Foreclosure filings soar in the first quarter, as the economy slows and layoffs surge

Large-scale layoffs and the end of some pandemic-era assistance programs are causing more homeowners to struggle with mortgage payments, leading to the first significant increase in foreclosures in almost a decade.

The U.S. had almost 96,000 foreclosure starts during the first quarter, a 6% increase from the fourth quarter – and up 22% from a year ago, according to ATTOM Data. California had 6,867 foreclosure starts between January and March, the highest in the nation followed by Texas.

ATTOM estimates about 10,200 homes are in some form of the foreclosure process in California, a 24% increase from a year ago.  

It’s a dramatic about-face after a steady decline in foreclosure filings almost every quarter since 2010, when housing was attempting to recover from the Great Recession. With a booming economy and double-digit annual increases in home prices, foreclosures have given way to a majority of homeowners being equity rich than missing mortgage payments.


But the boom times are fading for some homeowners nationwide – and in California.

“Despite efforts made by government agencies and policymakers to try and reduce foreclosure rates, we are seeing an upward trend in foreclosure activity,” says Rob Barber, chief executive officer of ATTOM. “This unfortunate trend can be attributed to a variety of factors, such as rising unemployment rates, foreclosure filings making their way through the pipeline after two years of government intervention, and other ongoing economic challenges.”

When COVID arrived, many economists and housing experts predicted a massive number of foreclosures, as the jobless rate surged with the state-mandated lockdown. But federal funding and state-managed mortgage-assistance programs helped many homeowners until they could get back on their feet during the pandemic-powered recession.

And many consumers decided that if they were going to hunker down until COVID faded, they needed to buy a home for their families and embrace the new work-from-home life. Competition coupled with a critical shortage of homes on the market generated huge price gains nationwide, including a 53% increase – or $312,000 – between May 2020 and May 2022 in California, according to the California Association of Realtors. 

Foreclosure filings increased 36% in the first quarter compared to a year ago. SHUTTERSTOCK

Foreclosure filings by region

RegionForeclosure filings Q1 ’23Foreclosure filings Q1 ’22
Los Angeles3,0792,411
San Diego627556
San Francisco849725
San Jose245204

Source: ATTOM Data


But with a cooling economy thanks to higher interest rates during the past year, the housing market – and some homeowners – have struggled. Home prices are down at least 11% from the peak of $900,000 in May 2022, and more companies – from Alphabet-owned Google to Facebook parent Meta Platforms – have been laying off workers.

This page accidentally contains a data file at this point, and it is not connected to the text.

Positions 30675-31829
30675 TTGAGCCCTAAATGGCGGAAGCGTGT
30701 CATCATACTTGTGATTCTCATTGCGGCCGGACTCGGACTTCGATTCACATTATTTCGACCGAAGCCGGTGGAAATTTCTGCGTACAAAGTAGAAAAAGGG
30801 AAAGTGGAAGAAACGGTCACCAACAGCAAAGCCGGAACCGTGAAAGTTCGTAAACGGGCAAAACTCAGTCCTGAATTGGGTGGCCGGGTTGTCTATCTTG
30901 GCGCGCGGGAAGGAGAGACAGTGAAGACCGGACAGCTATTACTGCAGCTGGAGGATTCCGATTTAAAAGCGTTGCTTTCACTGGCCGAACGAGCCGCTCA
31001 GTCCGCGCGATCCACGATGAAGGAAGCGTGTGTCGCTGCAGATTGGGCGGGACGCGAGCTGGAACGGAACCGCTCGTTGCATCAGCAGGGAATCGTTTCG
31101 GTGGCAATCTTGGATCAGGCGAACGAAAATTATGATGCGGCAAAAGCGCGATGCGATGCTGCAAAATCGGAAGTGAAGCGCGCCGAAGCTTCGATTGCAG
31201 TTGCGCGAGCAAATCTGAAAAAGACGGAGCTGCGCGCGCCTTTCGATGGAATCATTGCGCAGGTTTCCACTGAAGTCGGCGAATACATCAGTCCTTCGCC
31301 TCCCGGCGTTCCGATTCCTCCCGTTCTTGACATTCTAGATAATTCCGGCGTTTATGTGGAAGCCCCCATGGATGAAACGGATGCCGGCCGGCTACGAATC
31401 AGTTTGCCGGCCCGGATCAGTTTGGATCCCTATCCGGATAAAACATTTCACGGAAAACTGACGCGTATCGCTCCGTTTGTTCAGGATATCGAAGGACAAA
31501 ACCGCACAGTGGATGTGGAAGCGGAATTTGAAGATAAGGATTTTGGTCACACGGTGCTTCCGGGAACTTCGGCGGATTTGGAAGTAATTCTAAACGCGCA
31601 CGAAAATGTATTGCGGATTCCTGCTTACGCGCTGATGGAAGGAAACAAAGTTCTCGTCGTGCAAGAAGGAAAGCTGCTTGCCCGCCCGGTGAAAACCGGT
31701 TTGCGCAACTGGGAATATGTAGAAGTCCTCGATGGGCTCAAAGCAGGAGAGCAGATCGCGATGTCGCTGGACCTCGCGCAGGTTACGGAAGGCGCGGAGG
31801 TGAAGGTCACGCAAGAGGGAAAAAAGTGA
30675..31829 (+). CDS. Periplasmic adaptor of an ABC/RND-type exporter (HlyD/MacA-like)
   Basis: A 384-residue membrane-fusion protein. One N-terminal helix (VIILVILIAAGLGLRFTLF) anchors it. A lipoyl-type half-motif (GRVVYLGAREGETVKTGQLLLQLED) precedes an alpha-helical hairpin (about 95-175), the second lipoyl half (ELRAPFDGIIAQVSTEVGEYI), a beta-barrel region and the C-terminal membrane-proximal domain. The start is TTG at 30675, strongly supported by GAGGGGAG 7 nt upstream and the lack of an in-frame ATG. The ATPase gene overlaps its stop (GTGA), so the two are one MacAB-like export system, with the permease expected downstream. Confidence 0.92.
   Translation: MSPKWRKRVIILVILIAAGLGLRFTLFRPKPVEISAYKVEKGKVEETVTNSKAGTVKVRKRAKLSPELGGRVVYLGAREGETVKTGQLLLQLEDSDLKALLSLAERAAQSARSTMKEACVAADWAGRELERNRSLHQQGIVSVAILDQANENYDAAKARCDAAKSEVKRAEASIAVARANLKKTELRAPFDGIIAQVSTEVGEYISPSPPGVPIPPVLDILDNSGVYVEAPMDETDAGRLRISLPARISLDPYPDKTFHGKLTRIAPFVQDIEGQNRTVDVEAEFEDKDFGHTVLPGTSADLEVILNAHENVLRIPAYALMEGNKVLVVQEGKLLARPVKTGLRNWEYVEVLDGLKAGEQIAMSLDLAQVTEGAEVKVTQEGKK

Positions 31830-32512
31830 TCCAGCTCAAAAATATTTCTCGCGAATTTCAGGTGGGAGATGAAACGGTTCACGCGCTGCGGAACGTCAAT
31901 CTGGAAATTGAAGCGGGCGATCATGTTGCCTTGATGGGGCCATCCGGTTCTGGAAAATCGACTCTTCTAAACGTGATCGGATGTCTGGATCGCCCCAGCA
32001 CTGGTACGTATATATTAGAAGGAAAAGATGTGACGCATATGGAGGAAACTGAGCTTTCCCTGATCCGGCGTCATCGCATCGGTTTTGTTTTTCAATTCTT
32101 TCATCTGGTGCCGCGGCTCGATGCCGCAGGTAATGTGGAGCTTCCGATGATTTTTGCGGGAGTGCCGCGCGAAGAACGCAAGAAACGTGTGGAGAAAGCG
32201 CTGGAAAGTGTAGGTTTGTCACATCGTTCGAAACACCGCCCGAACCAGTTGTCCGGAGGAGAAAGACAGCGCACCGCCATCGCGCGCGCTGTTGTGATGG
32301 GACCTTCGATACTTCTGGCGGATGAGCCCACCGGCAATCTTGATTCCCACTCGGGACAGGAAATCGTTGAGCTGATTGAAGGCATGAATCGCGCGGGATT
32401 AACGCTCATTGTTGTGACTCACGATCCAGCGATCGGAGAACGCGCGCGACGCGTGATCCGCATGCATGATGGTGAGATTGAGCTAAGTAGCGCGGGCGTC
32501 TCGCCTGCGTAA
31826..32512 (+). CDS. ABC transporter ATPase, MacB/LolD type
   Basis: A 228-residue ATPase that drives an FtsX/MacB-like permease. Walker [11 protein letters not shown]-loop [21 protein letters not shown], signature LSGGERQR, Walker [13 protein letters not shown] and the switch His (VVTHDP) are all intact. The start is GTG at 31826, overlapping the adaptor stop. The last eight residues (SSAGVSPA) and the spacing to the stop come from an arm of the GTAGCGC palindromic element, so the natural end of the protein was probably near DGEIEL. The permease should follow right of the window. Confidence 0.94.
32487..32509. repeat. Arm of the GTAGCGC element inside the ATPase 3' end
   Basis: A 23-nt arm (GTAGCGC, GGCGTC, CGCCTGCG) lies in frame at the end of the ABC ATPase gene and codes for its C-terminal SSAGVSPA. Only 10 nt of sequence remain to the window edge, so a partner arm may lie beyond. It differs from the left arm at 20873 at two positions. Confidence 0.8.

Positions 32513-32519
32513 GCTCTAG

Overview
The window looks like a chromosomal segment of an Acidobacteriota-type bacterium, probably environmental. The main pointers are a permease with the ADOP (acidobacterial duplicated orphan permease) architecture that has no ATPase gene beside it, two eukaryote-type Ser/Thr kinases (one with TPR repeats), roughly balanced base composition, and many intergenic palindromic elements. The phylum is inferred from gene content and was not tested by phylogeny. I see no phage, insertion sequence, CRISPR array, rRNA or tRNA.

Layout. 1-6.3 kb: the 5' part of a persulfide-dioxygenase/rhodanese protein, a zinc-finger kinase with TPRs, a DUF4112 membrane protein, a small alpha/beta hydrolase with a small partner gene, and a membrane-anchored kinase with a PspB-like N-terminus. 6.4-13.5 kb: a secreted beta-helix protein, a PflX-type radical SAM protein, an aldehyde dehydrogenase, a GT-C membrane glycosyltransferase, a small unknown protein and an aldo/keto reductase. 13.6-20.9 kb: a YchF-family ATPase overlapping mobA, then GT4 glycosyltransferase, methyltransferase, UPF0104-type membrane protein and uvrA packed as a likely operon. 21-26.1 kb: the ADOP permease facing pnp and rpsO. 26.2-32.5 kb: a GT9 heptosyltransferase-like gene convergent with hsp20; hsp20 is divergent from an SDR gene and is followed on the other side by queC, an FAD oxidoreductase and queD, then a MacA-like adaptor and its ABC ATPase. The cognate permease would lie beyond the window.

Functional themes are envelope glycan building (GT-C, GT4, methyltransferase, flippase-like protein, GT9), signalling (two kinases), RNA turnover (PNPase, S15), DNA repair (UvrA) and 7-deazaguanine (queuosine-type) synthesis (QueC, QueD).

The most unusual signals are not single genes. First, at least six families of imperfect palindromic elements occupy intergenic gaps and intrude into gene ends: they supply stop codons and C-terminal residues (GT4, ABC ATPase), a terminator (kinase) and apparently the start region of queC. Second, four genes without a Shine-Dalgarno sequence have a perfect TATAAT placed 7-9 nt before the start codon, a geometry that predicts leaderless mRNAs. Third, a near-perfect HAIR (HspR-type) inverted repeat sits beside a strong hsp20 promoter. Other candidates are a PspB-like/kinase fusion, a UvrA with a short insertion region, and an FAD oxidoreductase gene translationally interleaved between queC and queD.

It’s a one-two punch that has pounded some homeowners. Seven of nine metro regions in California reported an increase in foreclosure filings during the first quarter compared to a year ago. The Los Angeles region – from Santa Clarita (Valencia) to central Orange County – had 2,210 foreclosure starts, the third-highest in the nation behind New York City and Chicago. Riverside had the 14th-most foreclosure starts (see table).

While foreclosures have increased, they are a mere fraction of the pace during the housing crisis 15 years ago. About 4.1 million homes entered foreclosure from 2008 to 2011 in the U.S., with more than 25% of those in California, according to CoreLogic. 

Los Angeles had the third-most foreclosures in the U.S. during the first quarter. ADOBE STOCK

Or an average of at least 60,000 per quarter – about six times the figure for first-quarter 2023, according to ATTOM.

And many homeowners, thanks to the price gains in recent years, have “significant home equity that may help keep increased levels of foreclosure activity at bay,” Barber says.


For financially strapped homeowners struggling with their housing-related payments – such as the mortgage or property taxes – because of the COVID pandemic, the California Mortgage Relief program remains available with more than $600 million in funding. The free mortgage-assistance program has helped almost 13,700 homeowners catch up on their mortgage payments and property taxes.

The federally funded, state-managed program started in early 2022. Homeowners can receive as much as $80,000 from the program. 

However, homeowners must meet income requirements, based on their county and the number of adults in the house, in order to qualify for the program. The income limits are 150% of the county’s area median income – or about $142,000 for a two-adult household in Los Angeles County.

You can learn more about the California Mortgage Relief Program from a previous CalHomeNews story, including the income limits for several counties.